James – is the 30 point FIA punishment for McLaren you mention just your well-developed sense of F1 smell, or do you have some insider info? There seems to be such a fine line with the FIA between a $100 million penalty on the one hand or a smack on the bottom with the other that almost any punishment seems possible.

  10. jw1980 says:

    James,
    can you please clarify this 30 point deduction. As other correspondants have said is this for LH and team or just the team? It has been suggested that LH has received his punishment. Other websites still go along with the theory that there could be a two race ban.
    Personally I believe the punishment McLaren has received so far with disqualification from Australia and terrible publicity is enough. However, a points deduction is a far more suitable punishment rather than a race ban. Many people would have recently spent a fortune to see the forthcoming Monaco GP. LH fans and I believe the majority of fans would be devastated not so see one of the best drivers not there. A 30 point penalty would effectively discount any hopes of winning the championship like you say but still enable fans to see LH and a 20 car grid in action.
    Everyone knows that much lying and dishonesty has taken place in the past in F1. It’s part and parcel of the sport just like it is in most walks of life these days.

  11. Steve says:

    Cracking wit from Brundle during Q3 today (1hr 46mins 35 seconds on iplayer) with reference to EJ apologising to DC for cocking up over the Sutil blocking incident:

    Brundle: “…they can all go again [the drivers in Q3], all ten of them, top 12 shoot out today as Couthard versus Jordan with Coulthard on pole there”

  12. VV says:

    Didn’t BAR lie to the stewards a couple of years ago about the fuel in their cars, telling the stewards it was empty when actually there was a load left in the ‘secret’ tank? They got banned, drivers and constructors, for two races. Both drivers and team were punished, for what was a team-only infraction.

    Seeing as Hamilton and McLaren (repeatedly) lied to the stewards as well, surely that suggests a precedent? The team was certainly involved, even if it was only Ryan (as McLaren have been all so eager to tell us) and Hamilton helped perpetrate the lie on multiple occasions.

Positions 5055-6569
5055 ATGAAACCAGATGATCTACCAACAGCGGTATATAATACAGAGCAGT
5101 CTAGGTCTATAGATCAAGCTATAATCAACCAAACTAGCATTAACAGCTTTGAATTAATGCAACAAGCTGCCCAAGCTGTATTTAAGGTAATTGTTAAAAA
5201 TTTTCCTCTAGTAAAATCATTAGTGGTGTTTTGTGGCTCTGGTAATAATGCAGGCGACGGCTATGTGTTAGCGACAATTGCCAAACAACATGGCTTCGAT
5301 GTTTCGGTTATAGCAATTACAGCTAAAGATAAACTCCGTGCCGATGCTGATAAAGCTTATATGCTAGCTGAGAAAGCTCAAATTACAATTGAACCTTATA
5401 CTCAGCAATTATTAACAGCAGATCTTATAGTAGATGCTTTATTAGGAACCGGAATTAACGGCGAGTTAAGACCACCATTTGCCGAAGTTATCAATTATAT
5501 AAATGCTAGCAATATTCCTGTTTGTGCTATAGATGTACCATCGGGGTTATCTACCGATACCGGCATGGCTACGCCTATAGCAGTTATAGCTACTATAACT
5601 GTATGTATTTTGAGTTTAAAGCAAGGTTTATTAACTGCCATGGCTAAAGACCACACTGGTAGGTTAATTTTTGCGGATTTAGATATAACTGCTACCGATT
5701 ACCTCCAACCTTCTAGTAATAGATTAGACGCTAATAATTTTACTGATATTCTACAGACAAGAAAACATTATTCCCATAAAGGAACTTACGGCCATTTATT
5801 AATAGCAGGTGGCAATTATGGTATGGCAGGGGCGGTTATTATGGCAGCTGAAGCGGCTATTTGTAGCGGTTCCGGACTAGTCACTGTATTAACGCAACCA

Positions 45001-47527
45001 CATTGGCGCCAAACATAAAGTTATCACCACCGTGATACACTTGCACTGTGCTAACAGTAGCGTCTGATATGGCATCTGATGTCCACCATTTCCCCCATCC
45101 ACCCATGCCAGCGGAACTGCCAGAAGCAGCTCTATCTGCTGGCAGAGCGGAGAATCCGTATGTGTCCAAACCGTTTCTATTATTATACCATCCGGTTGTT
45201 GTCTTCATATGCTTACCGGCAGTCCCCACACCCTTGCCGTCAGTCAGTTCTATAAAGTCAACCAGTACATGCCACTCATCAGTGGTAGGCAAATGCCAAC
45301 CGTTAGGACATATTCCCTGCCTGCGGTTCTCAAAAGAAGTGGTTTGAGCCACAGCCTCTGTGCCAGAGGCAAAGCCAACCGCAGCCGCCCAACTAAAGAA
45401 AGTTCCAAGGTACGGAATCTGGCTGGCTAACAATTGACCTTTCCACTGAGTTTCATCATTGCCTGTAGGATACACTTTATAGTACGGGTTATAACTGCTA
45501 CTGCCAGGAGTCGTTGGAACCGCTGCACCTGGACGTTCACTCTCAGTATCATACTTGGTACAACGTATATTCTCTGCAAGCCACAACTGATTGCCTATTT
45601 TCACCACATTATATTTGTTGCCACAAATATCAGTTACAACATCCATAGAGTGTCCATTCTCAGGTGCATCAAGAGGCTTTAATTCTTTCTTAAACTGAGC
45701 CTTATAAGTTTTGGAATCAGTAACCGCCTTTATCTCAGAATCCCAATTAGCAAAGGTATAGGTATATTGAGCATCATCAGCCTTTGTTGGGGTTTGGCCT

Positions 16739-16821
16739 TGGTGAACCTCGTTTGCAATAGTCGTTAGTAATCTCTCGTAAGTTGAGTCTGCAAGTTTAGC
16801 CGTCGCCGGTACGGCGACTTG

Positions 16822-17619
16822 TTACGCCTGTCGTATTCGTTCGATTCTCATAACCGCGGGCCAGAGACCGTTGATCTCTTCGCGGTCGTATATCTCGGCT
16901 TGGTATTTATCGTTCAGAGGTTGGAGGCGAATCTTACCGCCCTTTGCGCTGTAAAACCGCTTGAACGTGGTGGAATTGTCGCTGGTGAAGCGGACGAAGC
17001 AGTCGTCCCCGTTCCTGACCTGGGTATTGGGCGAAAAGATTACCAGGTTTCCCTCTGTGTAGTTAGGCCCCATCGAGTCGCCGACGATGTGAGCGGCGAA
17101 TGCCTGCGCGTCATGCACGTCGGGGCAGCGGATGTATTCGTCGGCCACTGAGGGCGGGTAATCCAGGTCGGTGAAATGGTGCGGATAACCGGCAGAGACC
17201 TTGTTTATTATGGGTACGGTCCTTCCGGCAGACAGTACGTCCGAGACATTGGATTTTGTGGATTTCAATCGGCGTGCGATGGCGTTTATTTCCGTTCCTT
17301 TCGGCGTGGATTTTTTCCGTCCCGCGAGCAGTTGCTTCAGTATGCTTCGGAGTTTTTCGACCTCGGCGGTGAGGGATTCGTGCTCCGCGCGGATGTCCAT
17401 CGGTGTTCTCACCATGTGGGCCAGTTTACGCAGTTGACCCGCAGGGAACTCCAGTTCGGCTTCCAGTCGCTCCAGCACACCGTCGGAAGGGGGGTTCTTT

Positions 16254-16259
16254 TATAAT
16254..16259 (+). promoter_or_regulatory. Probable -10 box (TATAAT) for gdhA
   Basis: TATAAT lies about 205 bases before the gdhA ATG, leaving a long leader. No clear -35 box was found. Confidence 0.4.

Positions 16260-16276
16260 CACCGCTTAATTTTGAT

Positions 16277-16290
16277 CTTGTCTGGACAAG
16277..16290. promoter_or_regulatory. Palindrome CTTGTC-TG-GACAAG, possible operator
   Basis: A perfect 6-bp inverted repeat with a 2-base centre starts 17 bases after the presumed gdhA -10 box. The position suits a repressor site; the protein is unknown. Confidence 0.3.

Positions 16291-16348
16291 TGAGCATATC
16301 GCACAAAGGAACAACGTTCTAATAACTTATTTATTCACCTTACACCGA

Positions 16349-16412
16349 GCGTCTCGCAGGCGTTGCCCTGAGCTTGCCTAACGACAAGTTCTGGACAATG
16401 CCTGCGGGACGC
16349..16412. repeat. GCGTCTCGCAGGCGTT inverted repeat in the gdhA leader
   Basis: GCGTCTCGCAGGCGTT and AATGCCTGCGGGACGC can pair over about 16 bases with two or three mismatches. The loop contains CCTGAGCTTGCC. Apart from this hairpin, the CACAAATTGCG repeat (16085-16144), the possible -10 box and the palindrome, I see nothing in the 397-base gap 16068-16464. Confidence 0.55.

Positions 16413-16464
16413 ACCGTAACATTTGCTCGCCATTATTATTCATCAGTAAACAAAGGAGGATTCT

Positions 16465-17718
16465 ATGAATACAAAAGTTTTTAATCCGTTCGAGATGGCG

Add to that, it’s McLaren, whom the FIA don’t like all too much (even if Ron Dennis has moved elsewhere within the organisation). Surely the “Spygate” scandal should have suggested to McLaren that they should have been more careful and the FIA would be watching out for any more shenanigans? Yet they go and pull this needless stunt anyway – for two whole points and (yet another) trophy.

    Have the FIA docked so many points in recent history? They’ve docked points after individual races for infringements in those races, but a huge bunch of points, that the team don’t even have to lose (and won’t even if they get a 1-2 in tomorrow’s race)?

  13. sean says:

    so did ferrari make another mistake with kimi running out of tyres he was faster than massa all through practice if they stuff it up again someone better get fired .As for the race lewis is in the box seat with kers he gets the jump at the start they wont catch him and with all those other kers cars following closely behind it could be a very busy day for jenson and co defending position’s from cars which are faster on the straights .

  14. ParanoidAndroid says:

    Truli is a great qualifier, but his race pace has never matched that, i’m thinking that we might see the trulli train returning again, which should be interesting as he’ll probably bunch up this leading pack until the first pit stop atleast, that should give some of the other drivers a chance to challenge for victory.

  15. Paul says:

    Hi James,
    I have a question for you about some statistic I could not find, and hope you had easy access to some database.

    I like wet races because they are an exciting change of pace and can show what some drivers are truly capable of. The one thing that always worries me about wet races are the offs. The marshalls will eagerly attend to an offed car, and it is sort of unsettling. If you have a very wet corner, its entirely possible there will be a second off in the same direction.

    To me, it seems that the number of safety car periods have increased in recent years to try and head this off at the pass, before some poor marshall gets crunched. Have they? Is there anyway to get a breakdown by year?

    Thanks!

  16. snoozer says:

    Here’s my take on events..

    Trulli’s always been a great qualifier but an average racer. If he does come out in front after turn 1 things will get mighty interesting. I can see him holding up the field and this will negate the strategy of anyone running light and play into the hands of those with more fuel on board.

    What do Toyota do if Glock is behind Trulli and clearly faster?

    Should be an interesting race.

  17. Alan says:

    Is there an assumption that all cars without fuel and driver have the same weight?

  18. Grabyrdy says:

    Mike – the fuel load here is what he’ll take into the race, not what he carried in Q2, when he was, like everyone else, as light as possible. I understand your question, because I asked the same one before the last GP. I also think it’s daft that the runners outside the top ten have to declare weight. What do you think James ?

  19. Pete T says: